The US sees its future “inextricably” linked to the Asia-Pacific region and Taiwan fits into the picture as an “invaluable partner” of the US, US Assistant Secretary of State Jose Fernandez said in Taipei yesterday.
“Our strong economic relationship covers more than six decades. Taiwan has been an invaluable partner in influencing others to embrace reform and strive for economic growth,” Fernandez said in an address to the American Chamber of Commerce in Taipei.
As the first high-level US official to visit Taipei since the legislature voted to allow imports of US beef containing the livestock leanness-enhancing drug ractopamine, Fernandez praised the move and encouraged Taiwan to continue to proceed with “real liberalization.”
During his 25-minute speech that put US-Taiwan economic relations in the larger Asian context, Fernandez did not unequivocally state the US’ stance on Taiwan’s bid for the US-led emerging Trans-Pacific Partnership (TPP) — unlike the way the US quickly threw its support for Japan, Mexico and Canada, which joined the talks with the nine TPP members after they expressed their interests in the economic bloc last year.
However, Fernandez did encourage Taiwan to make the case for TPP membership, a goal President Ma Ying-jeou (馬英九) has said he hoped to achieve in eight years.
“We commend President Ma for recognizing the importance of trade integration and for his expressed determination to push forward liberalization measures that would help Taiwan make its case as a possible candidate for future trade agreements,” Fernandez said.
He called on Taiwan’s leaders to implement meaningful market liberalization measures and to pursue new trade agreements, saying firm resolve as well as commitment to free market principles as a responsible WTO member are essential attributes to live by.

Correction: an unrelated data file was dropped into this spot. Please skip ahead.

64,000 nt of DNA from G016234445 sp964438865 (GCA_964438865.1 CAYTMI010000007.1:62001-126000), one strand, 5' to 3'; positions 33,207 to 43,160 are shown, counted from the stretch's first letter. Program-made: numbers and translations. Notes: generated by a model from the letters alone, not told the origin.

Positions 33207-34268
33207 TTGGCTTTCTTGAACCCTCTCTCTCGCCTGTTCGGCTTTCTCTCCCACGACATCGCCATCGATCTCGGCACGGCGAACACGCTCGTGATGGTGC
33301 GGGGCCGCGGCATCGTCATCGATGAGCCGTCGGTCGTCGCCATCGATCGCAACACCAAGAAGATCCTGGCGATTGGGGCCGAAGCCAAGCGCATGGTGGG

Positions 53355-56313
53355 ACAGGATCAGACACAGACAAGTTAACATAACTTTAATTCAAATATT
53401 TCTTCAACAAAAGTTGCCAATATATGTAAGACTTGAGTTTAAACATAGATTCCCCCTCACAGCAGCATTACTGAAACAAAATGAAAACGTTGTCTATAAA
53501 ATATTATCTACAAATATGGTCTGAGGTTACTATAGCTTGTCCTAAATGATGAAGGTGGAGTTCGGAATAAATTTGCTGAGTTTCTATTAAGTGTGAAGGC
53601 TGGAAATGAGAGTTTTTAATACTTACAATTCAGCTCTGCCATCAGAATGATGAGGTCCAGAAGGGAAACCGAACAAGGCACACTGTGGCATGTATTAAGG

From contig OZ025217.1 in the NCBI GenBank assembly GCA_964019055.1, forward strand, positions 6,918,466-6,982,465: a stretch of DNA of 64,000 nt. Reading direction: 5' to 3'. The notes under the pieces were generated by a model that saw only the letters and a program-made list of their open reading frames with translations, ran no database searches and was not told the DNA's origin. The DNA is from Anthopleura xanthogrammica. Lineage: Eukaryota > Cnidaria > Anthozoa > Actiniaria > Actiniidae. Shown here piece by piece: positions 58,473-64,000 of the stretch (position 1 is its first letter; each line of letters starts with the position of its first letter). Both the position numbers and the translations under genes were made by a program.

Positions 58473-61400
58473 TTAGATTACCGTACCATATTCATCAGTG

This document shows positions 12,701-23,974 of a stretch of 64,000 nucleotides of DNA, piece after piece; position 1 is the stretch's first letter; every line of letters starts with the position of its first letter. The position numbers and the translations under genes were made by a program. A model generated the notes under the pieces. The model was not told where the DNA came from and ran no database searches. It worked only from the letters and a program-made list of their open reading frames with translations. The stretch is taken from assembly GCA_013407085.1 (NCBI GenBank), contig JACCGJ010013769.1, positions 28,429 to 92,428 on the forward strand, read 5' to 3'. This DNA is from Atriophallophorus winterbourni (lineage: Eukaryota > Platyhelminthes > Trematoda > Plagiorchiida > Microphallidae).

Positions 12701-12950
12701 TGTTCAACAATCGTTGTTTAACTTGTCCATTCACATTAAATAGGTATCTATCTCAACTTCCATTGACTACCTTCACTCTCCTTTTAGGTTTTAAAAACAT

“We will support Taiwan as it embraces these fundamental prerequisites to effective and meaningful trade integration,” Fernandez said.
He said the recent steps taken by Taiwan to resolve the beef issue will be important in “helping to rebuild confidence in the [US-Taiwan] bilateral trade relationship,” adding that “more comprehensive economic liberalization will be an essential component for securing Taiwan’s economic future.”
In recent years, the immensely valuable relationship between the US and Taiwan has hit some bumps in the road that hindered our partnership and progress, he said.
“One of these things that I really want to stress is that we got to find a way. We cannot afford for these bumps to continue. We need to make sure that they do not detract from efforts to make use of our full potential,” he said.
He also encouraged Taiwanese businesspeople to make investments in the US, saying that under the program called SelectUSA, “we can provide some business consulting and training that they need in order to comply with the regulations.”
“We can also direct [investors] to different states to make sure that potential investors can connect to the right partners in their investment selection process,” he said.
Fernandez’s three-day visit in Taipei, which wrapped up yesterday, was part of an Asian tour that included stops in Hong Kong and Indonesia.